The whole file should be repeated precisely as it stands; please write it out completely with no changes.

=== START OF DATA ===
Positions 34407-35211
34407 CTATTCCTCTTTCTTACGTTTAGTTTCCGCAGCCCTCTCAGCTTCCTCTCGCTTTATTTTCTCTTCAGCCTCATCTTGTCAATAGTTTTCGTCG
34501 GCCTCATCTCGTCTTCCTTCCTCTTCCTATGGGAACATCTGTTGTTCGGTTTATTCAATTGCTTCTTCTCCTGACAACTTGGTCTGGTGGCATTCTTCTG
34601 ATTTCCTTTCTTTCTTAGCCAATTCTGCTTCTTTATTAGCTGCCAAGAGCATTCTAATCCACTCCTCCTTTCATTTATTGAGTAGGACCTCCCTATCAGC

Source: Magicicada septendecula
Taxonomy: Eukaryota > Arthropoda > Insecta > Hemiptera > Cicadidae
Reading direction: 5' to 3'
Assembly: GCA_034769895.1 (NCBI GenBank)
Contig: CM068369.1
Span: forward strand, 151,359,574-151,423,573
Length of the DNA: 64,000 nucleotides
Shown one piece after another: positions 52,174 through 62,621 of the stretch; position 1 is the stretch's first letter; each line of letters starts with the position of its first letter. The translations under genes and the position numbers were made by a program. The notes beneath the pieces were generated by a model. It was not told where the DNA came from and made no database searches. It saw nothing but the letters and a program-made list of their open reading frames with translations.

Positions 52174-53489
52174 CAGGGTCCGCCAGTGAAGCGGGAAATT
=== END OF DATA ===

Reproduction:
Positions 34407-35211
34407 CTATTCCTCTTTCTTACGTTTAGTTTCCGCAGCCCTCTCAGCTTCCTCTCGCTTTATTTTCTCTTCAGCCTCATCTTGTCAATAGTTTTCGTCG
34501 GCCTCATCTCGTCTTCCTTCCTCTTCCTATGGGAACATCTGTTGTTCGGTTTATTCAATTGCTTCTTCTCCTGACAACTTGGTCTGGTGGCATTCTTCTG
34601 ATTTCCTTTCTTTCTTAGCCAATTCTGCTTCTTTATTAGCTGCCAAGAGCATTCTAATCCACTCCTCCTTTCATTTATTGAGTAGGACCTCCCTATCAGC

Source: Magicicada septendecula
Taxonomy: Eukaryota > Arthropoda > Insecta > Hemiptera > Cicadidae
Reading direction: 5' to 3'
Assembly: GCA_034769895.1 (NCBI GenBank)
Contig: CM068369.1
Span: forward strand, 151,359,574-151,423,573
Length of the DNA: 64,000 nucleotides
Shown one piece after another: positions 52,174 through 62,621 of the stretch; position 1 is the stretch's first letter; each line of letters starts with the position of its first letter. The translations under genes and the position numbers were made by a program. The notes beneath the pieces were generated by a model. It was not told where the DNA came from and made no database searches. It saw nothing but the letters and a program-made list of their open reading frames with translations.

Positions 52174-53489
52174 CAGGGTCCGCCAGTGAAGCGGGAAATT